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Ximian's Mono project: .NET for monkeys, penguins, and gnomes

Learn about the Mono project, an attempt to create an open source, portable implementation of .NET.


Whatever your opinion on the origin of the technology, you have to admit that Microsoft's .NET platform is a very big deal. With it, Windows developers finally have access to a robust class library similar to the ones Java and Delphi developers have enjoyed for years, as well as the potential to support multiple operating systems with the same code base. So far, though, we still have only the potential. Microsoft has made noises about porting .NET to other platforms, but the realities of the marketplace mean that you shouldn't hold your breath waiting for this to happen.

However, Ximian is currently working on a project to offer up a portable, open source implementation of .NET. This project is known as Mono. Why Mono? Well, it seems that Ximian (famous for the high-quality Ximian GNOME desktop for Linux) is rather fond of monkeys, and "mono" is Spanish for monkey.

Monkey see, monkey do
The self-stated goal of the Mono project is to create a full, open source implementation of the .NET development platform. This means Mono will come complete with a CLI run time, VB.NET compiler, C# compiler, and a full set of class libraries. The other, rather obvious, goal is for Mono to be available on multiple non-Windows platforms.

What Mono will not be is a complete copy of Microsoft's .NET Initiative, which has become a confused mess of new products, renamed new products, and newly renamed old products. Mono will not include .NET-branded components such as Passport or BizTalk, although it will certainly be possible to use either from a Mono application.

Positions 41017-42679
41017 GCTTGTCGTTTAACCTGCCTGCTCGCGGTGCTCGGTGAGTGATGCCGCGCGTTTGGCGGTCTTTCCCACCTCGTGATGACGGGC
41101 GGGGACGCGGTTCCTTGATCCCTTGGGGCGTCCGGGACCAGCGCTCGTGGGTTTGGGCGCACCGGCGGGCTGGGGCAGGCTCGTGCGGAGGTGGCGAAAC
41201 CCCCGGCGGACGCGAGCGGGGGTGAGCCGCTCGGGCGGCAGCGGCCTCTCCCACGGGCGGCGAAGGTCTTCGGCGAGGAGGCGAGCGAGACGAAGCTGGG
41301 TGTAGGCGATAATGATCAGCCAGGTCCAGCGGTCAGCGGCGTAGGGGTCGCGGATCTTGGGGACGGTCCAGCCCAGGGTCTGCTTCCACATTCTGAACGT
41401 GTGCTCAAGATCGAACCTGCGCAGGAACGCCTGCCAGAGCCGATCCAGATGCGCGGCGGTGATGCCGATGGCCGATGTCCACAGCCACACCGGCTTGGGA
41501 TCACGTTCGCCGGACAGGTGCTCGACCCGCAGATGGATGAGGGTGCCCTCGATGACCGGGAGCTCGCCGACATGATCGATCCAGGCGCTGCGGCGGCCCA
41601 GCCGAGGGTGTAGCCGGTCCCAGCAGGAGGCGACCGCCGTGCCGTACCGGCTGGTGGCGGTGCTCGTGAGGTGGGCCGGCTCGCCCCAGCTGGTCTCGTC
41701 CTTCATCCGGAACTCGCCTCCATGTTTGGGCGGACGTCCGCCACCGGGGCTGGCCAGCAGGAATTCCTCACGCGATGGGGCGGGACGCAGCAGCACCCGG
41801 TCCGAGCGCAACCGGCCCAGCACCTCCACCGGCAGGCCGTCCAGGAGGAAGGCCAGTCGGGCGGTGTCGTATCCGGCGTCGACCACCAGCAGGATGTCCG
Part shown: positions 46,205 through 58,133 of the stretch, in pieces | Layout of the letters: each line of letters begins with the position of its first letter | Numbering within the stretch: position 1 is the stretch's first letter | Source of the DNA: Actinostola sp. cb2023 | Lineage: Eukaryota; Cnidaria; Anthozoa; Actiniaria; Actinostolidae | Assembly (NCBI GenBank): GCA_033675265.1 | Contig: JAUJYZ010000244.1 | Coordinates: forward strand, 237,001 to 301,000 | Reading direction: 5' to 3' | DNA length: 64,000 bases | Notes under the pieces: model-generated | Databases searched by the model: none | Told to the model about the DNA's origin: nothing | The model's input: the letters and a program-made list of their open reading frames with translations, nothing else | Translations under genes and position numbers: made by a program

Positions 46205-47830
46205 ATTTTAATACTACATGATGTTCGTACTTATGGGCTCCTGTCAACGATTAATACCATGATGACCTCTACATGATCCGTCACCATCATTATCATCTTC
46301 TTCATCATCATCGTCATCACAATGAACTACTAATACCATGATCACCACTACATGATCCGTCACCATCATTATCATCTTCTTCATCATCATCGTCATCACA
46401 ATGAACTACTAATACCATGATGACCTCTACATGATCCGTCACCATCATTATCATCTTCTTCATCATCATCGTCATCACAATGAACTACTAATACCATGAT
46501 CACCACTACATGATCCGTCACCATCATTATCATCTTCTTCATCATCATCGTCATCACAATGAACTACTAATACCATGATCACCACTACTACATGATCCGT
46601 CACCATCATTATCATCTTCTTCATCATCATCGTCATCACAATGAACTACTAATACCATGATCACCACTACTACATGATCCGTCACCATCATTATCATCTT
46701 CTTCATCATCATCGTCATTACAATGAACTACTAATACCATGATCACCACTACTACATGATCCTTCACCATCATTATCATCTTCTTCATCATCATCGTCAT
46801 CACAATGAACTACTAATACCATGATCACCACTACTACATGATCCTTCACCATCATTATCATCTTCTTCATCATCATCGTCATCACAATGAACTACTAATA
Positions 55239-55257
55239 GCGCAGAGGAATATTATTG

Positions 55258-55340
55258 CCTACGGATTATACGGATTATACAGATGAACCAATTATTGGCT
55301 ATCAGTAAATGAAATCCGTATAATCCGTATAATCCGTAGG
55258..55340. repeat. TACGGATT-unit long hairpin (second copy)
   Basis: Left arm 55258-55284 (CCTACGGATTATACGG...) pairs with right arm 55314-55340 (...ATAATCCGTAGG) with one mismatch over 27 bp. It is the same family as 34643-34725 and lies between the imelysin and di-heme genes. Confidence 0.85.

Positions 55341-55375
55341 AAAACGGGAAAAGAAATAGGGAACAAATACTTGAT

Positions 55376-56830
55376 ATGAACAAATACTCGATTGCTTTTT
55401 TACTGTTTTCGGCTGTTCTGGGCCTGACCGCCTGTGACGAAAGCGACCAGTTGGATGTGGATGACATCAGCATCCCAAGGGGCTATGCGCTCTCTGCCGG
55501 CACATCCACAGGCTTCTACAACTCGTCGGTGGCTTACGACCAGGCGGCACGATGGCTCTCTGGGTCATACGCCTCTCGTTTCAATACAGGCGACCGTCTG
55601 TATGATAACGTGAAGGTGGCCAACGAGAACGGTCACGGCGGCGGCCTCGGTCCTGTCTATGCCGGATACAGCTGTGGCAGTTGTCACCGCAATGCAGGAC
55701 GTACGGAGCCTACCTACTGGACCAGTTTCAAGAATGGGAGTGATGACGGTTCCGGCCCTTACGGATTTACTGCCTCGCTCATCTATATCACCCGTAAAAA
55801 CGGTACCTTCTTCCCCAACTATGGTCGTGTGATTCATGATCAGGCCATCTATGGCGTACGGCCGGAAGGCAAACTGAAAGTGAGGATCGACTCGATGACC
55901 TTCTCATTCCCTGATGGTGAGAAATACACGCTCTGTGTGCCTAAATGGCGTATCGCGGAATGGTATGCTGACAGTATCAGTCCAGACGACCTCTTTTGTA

Although no one at Ximian will speculate on a completion date, the project is moving along nicely. The actual run-time engine is nearing completion, with current efforts focused on getting the JIT IL compiler working. The class libraries are in various states of completion, while MCS, the C# compiler, is close to an important milestone: its first non-Windows version. The lack of a non-Windows compiler has meant that, oddly enough, most of the current Mono development is taking place on Windows.

The tools make the monkey
A platform is only as good as the tools it supports, and Ximian has plans to include support for a variety of popular toolkits. A C# interface library for the gtk+ GUI toolkit, called gtk#, is in the works. Support for working with Bonobo and CORBA components is planned as well. Ximian also plans to expose some of Mono's CLI functionality as independent shared libraries, much as Microsoft has done with its Managed C++ Extensions. This should allow C developers to make use of Mono's garbage collection engine or JIT compiler for their own projects.

One of the project's goals is cross-platform compatibility, but we've all heard that before. Just how portable will Mono really be? According to Ximian, the plan is to be 100-percent compatible with the .NET System namespace, with the exception of PInvoke (Platform Invocation Services), which is the way .NET handles calls to native code—for example, Win32 API calls. Assuming, then, that your .NET code remains, uses the APIs found under the System namespace, and doesn't make use of PInvoke, your code should port to a Mono platform running on any operating system.

There's a 900-pound gorilla behind the Windows
So what does Microsoft think about all this? There were rumors at one time about a potential patent problem, but nothing concrete has materialized yet. According to Ximian cofounder Miguel de Icaza, there hasn't been any official response from Microsoft at all about Mono—"although," he said, "they know we are working on it."

Unofficially, however, the .NET developers from Microsoft he has spoken with have been very supportive. "I got to meet many of the .NET developers and people involved in the ECMA standardization process at the Microsoft PDC in October,” de Icaza said, “and all the developers have been really helpful and are great people. I guess it is a normal connection between programmers. The people involved in C#, the CLS, and the run time are passionate about this new technology, and so are we [at Ximian]."

Once completed, Mono should make an interesting alternative to .NET, providing a way for Windows developers to move their code and themselves easily onto other platforms. With Mono, Ximian has a chance to excite a lot more people about this newest big thing in software development.

Is Mono for the birds?
Are you excited about the idea of a platform-independent .NET implementation? Would Mono make you or your organization consider moving development from Windows? Send the editors an e-mail.

 

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